The model Pattie Boyd was the inspirational force behind two of the greatest modern musicians, “quiet Beatle” George Harrison and the legendary Eric Clapton. Both her former husbands – also very close friends – immortalised her in some of their most famous songs and popular ballads. Now on display in Prague’s Old Town is a collection of Pattie’s private photographs from the inside of that triangular love story, the unintended moral of which is that behind every great man – or two - is a great woman. “Layla” herself was in Prague to share her memories as well, and she told me about how her life’s fortunes started taking shape around the age of 20.
“I didn’t really know what I wanted to do with my life after I left school, but my mother got me a job working with Elizabeth Arden. I was there for two months, and somebody came in and suggested I become a model. And they introduced me to an agency, and then I had to visit lots of photographers to try and get work.”
And you fulfilled the dream of every young woman when you met a Beatle one day…
“I did! One of the jobs – or I thought it was a job – was to go and be interviewed for what I thought was going to be a TV commercial. But it turned out that it was the same director but now he was directing the Beatle’s first movie, and I got a part playing a schoolgirl in this.”
So how did you meet George Harrison, what was that first meeting like?
“There were three of us schoolgirls on the train and the train left London, left Paddington Station, and then it stopped, and four familiar figures jumped on to the train, and they all came into our carriage to introduce themselves. And I thought, ‘ah, my god, George Harrison is so good looking!’”
Did he ask you out straight away, or how did it transpire?
“He did, he asked me out at the end of the day’s shooting. And unfortunately I had to say no, because I had a boyfriend.”
You say that, but it’s really difficult to believe!
“I know, I know – I felt that I would be disloyal to my boyfriend if I… he was expecting to have dinner with me that night. And these were the days before mobile phones, so I couldn’t call him!”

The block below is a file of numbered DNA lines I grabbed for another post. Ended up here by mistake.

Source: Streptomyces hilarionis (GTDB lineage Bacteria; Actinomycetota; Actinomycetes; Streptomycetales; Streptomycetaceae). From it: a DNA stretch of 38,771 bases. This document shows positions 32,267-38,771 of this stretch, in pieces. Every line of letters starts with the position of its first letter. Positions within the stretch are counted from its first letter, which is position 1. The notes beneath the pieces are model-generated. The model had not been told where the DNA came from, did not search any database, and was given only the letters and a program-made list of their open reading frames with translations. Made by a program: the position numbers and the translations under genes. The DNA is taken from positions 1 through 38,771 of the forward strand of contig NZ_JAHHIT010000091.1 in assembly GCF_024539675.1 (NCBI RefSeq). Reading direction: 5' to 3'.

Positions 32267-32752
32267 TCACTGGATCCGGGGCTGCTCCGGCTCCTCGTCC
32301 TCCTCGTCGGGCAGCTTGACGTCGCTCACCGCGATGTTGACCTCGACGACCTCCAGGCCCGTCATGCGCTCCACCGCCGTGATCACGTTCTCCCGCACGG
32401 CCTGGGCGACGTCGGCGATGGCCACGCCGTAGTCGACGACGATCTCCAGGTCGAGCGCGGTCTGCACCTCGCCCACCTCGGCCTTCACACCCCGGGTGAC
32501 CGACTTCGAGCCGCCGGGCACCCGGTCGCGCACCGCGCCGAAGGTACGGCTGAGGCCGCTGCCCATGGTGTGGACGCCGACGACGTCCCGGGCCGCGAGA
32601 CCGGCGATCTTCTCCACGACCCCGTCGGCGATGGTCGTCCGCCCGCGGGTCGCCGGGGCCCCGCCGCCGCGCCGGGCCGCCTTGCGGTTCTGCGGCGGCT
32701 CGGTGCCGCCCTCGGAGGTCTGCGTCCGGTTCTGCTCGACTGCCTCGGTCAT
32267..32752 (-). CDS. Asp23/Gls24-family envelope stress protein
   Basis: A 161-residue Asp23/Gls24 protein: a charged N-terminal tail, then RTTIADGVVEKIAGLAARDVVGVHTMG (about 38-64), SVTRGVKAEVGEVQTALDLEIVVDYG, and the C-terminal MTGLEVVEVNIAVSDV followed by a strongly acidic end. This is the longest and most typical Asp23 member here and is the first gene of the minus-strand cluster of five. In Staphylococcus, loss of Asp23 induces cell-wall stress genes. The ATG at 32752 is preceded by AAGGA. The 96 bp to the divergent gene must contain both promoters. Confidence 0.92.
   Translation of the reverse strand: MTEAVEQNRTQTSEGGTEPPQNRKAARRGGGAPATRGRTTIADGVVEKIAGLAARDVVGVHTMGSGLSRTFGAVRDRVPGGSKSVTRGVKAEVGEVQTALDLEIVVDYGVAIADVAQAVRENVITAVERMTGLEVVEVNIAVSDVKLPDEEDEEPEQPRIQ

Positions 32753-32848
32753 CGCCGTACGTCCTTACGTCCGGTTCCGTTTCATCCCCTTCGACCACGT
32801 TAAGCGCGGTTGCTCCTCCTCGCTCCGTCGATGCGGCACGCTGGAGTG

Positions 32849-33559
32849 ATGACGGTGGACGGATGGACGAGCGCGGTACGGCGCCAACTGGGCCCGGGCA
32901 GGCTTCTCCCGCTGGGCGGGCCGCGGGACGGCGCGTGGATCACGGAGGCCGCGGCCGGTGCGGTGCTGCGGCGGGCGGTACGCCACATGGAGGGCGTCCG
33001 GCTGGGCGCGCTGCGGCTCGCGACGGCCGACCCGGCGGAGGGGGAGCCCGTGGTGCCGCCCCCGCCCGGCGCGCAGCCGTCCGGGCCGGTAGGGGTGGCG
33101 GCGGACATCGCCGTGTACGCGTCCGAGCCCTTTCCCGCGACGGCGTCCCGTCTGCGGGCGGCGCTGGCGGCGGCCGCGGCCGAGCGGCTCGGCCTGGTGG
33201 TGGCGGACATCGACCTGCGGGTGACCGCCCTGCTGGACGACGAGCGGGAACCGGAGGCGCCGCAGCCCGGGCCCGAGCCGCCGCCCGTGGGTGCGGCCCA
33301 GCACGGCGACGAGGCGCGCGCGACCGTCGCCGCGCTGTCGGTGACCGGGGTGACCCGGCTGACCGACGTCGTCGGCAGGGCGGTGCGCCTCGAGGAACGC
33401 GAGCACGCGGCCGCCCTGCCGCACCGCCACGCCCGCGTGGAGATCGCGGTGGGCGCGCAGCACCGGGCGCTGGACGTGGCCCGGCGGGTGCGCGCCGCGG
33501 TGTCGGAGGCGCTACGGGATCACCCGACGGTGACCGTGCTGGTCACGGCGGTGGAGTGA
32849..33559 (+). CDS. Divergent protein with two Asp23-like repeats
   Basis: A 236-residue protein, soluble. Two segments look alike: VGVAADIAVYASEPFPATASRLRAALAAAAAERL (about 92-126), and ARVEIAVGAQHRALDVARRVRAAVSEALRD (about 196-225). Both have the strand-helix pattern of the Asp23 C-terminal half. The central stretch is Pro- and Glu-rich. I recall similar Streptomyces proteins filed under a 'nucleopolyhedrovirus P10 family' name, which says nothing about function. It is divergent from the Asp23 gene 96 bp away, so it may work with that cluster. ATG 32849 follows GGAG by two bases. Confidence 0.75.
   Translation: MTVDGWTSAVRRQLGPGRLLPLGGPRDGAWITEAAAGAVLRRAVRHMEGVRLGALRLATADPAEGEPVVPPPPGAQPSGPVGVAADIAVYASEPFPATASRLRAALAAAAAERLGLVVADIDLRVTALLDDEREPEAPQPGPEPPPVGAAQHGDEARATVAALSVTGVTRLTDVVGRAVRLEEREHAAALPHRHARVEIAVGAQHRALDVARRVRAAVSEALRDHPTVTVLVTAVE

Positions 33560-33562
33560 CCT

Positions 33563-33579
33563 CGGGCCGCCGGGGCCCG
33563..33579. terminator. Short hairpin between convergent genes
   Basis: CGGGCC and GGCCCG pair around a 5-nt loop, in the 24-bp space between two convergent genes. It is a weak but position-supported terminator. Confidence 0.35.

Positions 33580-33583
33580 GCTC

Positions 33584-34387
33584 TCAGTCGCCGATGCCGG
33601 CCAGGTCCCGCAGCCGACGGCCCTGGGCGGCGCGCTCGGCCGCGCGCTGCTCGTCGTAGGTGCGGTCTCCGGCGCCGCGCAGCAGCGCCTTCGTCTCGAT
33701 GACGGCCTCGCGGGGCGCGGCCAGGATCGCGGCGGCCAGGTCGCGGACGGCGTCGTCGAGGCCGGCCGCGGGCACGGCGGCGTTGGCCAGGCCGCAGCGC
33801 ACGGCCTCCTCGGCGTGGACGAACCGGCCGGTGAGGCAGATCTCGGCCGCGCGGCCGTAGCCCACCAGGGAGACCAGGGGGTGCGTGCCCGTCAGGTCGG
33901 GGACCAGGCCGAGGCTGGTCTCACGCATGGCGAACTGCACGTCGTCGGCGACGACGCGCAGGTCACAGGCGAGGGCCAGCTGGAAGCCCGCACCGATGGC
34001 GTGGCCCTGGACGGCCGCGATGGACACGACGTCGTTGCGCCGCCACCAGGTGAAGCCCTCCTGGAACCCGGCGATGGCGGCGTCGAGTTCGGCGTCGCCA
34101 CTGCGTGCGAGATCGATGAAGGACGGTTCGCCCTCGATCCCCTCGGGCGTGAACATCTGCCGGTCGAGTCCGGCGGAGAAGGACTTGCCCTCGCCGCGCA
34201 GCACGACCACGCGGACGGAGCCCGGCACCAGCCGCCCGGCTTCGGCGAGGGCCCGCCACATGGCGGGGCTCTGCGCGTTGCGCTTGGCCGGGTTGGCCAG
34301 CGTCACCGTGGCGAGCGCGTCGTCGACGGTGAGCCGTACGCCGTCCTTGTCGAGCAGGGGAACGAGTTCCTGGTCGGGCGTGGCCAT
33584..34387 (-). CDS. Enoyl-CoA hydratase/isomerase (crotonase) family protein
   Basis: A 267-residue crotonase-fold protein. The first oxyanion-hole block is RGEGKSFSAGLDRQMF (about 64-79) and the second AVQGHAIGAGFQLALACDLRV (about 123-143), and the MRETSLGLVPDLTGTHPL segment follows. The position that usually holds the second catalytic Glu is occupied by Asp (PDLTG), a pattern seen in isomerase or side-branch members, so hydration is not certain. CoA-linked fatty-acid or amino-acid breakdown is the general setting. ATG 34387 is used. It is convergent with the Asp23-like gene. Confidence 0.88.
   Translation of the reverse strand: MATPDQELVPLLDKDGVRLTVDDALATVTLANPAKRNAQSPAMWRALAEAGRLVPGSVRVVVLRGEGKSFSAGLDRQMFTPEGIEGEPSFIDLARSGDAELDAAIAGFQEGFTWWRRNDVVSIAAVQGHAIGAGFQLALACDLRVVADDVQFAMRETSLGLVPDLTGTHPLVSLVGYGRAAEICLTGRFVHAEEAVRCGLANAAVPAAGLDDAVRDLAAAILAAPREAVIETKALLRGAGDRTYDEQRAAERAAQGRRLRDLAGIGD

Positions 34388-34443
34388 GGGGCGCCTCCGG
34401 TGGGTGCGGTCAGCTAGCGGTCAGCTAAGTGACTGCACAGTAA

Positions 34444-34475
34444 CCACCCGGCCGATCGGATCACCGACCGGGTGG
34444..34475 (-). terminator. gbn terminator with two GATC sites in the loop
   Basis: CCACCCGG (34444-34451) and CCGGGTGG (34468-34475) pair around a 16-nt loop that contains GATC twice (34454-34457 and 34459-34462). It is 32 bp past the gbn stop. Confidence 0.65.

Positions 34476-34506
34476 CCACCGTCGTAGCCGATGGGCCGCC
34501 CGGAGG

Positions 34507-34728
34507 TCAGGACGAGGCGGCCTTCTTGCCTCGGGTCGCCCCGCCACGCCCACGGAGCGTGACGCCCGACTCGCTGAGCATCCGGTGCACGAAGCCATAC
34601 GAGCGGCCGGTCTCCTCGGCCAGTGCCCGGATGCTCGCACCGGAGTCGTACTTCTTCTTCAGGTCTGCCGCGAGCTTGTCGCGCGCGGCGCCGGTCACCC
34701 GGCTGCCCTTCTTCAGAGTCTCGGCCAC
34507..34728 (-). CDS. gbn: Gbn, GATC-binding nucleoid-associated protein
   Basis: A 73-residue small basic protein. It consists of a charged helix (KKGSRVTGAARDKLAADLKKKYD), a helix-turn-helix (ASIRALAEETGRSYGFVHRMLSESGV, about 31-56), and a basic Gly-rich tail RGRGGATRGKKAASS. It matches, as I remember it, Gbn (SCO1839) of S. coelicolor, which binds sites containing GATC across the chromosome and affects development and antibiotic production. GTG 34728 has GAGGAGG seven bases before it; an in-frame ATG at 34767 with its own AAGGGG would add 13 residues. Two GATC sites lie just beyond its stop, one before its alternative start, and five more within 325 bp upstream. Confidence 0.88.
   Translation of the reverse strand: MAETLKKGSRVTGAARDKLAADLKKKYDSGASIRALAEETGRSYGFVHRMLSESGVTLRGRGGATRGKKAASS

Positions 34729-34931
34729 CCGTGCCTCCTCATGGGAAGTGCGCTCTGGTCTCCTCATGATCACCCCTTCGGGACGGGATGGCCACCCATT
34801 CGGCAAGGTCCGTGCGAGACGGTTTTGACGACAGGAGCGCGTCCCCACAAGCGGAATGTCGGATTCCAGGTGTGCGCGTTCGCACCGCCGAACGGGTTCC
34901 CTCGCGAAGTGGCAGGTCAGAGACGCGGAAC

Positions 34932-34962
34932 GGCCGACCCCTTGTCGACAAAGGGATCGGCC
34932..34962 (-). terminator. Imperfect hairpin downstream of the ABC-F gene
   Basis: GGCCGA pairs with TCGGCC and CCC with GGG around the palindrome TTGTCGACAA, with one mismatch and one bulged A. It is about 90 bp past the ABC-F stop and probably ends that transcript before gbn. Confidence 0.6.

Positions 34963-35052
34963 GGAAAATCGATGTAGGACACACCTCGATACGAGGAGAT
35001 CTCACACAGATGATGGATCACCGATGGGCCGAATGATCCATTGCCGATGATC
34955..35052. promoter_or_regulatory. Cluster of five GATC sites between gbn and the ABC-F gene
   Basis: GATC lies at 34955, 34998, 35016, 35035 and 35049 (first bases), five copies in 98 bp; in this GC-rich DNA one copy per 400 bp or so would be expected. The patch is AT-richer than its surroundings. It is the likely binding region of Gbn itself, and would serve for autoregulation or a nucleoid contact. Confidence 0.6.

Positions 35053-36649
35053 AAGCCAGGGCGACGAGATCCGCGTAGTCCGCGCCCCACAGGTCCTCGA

And make an excuse.
But, as it happened, you started dating and you later got married; what was it like to be thrust into this world of the most famous men on the planet?
“I loved it to begin with, but then it became quite difficult because we weren’t free enough to go where we wanted to, because there were always fans, everywhere you go, there are fans. Even if you go out for dinner, somebody will come in the middle of a conversation and ask for an autograph. It’s quite a difficult life to be with somebody who’s so well known.”
And you weren’t used to that at all before, so was it a change of reality from one day to the next, or how would you describe it?
“Almost like that, yes. It almost was. I mean, one day I was just a model, like lots of other girls, running around London and then the next day I was dating George Harrison and suddenly my life changed.”
What were your relationships with the other members of the Beatles like? How did you get on with the rest of the band?
“Oh I loved them, they were all… They were the most amusing people together. I mean if you had four of them in this room now you would just be in awe, because they were so funny, so really quick-witted, and I felt very privileged to be in their company. But they were fun, they were great fun. I think Ringo was the easiest to get along with, he seemed to be the more friendly.”
Are you still in touch today?
“Yes, we live very near each other.”
Were they really so ‘all for one, one for all’, always involved in each other’s activities?
“Yeah. I mean, they were very, very closely knit, they were like brothers.”
And that wasn’t difficult for their girlfriends?
“No, we just went along with it. I mean, if you remember, we were all young then, so what else were we going to do? It was far more fun to hang out with them!”
You were also with them the time they tried LSD for the first time, can you tell me about that?